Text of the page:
In recent days, the FBI raided a business in Beverly Hills that rented out private safety deposit boxes under the pretense that owners were allowing 'criminals' to stash their booty.
The business, U.S. Private Vaults, was hit by the feds last month in a raid that has already spawned one lawsuit after agents simply confiscated the property of everyone who had rented a storage box.
When federal agents descended on a Beverly Hills strip mall last month, it took them five days to seize the contents of hundreds of safe deposit boxes inside a store called U.S. Private Vaults.
On Friday, the government revealed why it was so interested in the seemingly mundane business wedged between a nail salon and a spa: It was laundering money for drug dealers and letting them stash guns, fentanyl and stacks of $100 bills in security boxes that were rented anonymously, prosecutors alleged.
An indictment against the company by the U.S. attorney for Los Angeles accuses the firm of deliberately marketing itself to attract criminals by claiming that anyone can store anything outside of the purview of prying government eyes, and do so anonymously. In fact, in order to access their own storage boxes, customers did not need any identification -- they just scanned an eye and their hand to unlock the door.
"We don't even want to know your name," the business advertised, prosecutors said.
In addition, prosecutors said that one of the business's owners and some of the employees were engaged in drug sales and trafficking at the business location itself, while helping some clients convert their cash into gold, and in amounts that did not attract any attention (apparently that didn't work).
But even before the government announced any charges, a court fight began over the constitutionality of the federal seizure of all content in every one of the safe deposit boxes. Last week, a customer filed suit "claiming that the government overreached by confiscating the belongings in every security box without showing why it suspected each person of committing crimes," the L.A. Times reported.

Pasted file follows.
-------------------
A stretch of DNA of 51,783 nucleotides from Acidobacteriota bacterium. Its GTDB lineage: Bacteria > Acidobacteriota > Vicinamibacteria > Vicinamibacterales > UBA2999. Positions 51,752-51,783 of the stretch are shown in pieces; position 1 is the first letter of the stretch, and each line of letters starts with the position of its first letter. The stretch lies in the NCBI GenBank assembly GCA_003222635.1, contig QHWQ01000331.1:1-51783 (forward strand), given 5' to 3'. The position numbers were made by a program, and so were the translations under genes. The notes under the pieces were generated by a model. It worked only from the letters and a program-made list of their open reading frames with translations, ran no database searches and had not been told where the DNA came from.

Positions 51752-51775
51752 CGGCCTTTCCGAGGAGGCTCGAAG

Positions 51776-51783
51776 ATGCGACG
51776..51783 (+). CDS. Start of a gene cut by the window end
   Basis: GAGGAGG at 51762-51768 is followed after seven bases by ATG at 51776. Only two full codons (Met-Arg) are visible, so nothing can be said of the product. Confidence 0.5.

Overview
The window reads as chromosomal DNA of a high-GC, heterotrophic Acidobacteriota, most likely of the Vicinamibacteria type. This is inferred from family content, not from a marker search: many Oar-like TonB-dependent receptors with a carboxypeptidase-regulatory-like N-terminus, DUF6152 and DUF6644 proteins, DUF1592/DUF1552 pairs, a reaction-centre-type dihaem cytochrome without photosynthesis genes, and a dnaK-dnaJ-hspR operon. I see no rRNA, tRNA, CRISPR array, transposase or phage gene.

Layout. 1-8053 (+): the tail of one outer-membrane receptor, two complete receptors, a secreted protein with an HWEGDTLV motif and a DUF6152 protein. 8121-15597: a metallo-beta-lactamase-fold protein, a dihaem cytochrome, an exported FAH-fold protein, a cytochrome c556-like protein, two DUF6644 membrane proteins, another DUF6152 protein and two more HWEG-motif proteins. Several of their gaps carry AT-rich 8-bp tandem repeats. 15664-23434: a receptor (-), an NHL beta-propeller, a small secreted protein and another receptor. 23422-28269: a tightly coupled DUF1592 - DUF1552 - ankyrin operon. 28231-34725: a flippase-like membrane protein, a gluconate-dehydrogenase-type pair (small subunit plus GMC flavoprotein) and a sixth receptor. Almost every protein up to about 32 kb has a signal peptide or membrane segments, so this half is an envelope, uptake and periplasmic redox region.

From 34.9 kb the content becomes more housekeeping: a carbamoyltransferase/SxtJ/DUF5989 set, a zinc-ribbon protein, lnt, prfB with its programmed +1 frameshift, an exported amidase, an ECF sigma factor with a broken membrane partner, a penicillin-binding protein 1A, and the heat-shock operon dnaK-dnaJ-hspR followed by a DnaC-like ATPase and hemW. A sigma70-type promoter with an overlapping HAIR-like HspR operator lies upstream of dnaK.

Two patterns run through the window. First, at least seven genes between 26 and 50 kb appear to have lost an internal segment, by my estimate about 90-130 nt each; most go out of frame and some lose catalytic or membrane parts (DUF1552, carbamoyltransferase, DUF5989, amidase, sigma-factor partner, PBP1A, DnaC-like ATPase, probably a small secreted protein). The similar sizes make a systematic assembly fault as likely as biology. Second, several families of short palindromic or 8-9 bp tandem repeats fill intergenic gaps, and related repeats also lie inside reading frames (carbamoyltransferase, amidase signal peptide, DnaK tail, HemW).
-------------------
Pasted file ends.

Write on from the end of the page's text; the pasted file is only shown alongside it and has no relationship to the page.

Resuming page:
FBI and Drug Enforcement Administration agents raided the establishment on March 22, confiscating all boxes and property within. It took several days for agents to go through all of the boxes and move the items to a nearby FBI warehouse, court papers indicated.
The warrant is still under seal -- of course, because we can't have a government that operates with transparency -- allowing prosecutors to argue that the judge who approved the warrant granted the "sweeping seizures," the Times added.
“The government seized the nests of safety deposit boxes because there was overwhelming evidence that USPV was a criminal business that conspired with its criminal clients to distribute drugs, launder money, and structure transactions to avoid currency reporting requirements, among other offenses,” the prosecutors argued in court papers.
Agents reportedly found fentanyl, OxyContin, and huge stacks of $100 bills -- but it's the blanket seizure, the lack of transparency, and an act devoid of justification that is disturbing to civil libertarians, mostly because that is increasingly the way federal law enforcement agencies operate.
That is what the unnamed complainant is asserting, anyway.
Listed as John Doe, the unnamed customer argued in court documents that the search warrant should not have been as overly broad as it was, allowing for the seizure of currency, bullion, and jewelry kept in three of the private vaults because there wasn't any probable cause to suspect that person of committing any crime.
“Just as the tenant of each apartment controls that space and therefore has a reasonable expectation of privacy in it, each of the hundreds of renters of safety deposit boxes ... has a separate reasonable expectation of privacy in his or her separately controlled box or boxes,” attorney Benjamin N. Gluck wrote in the complaint.
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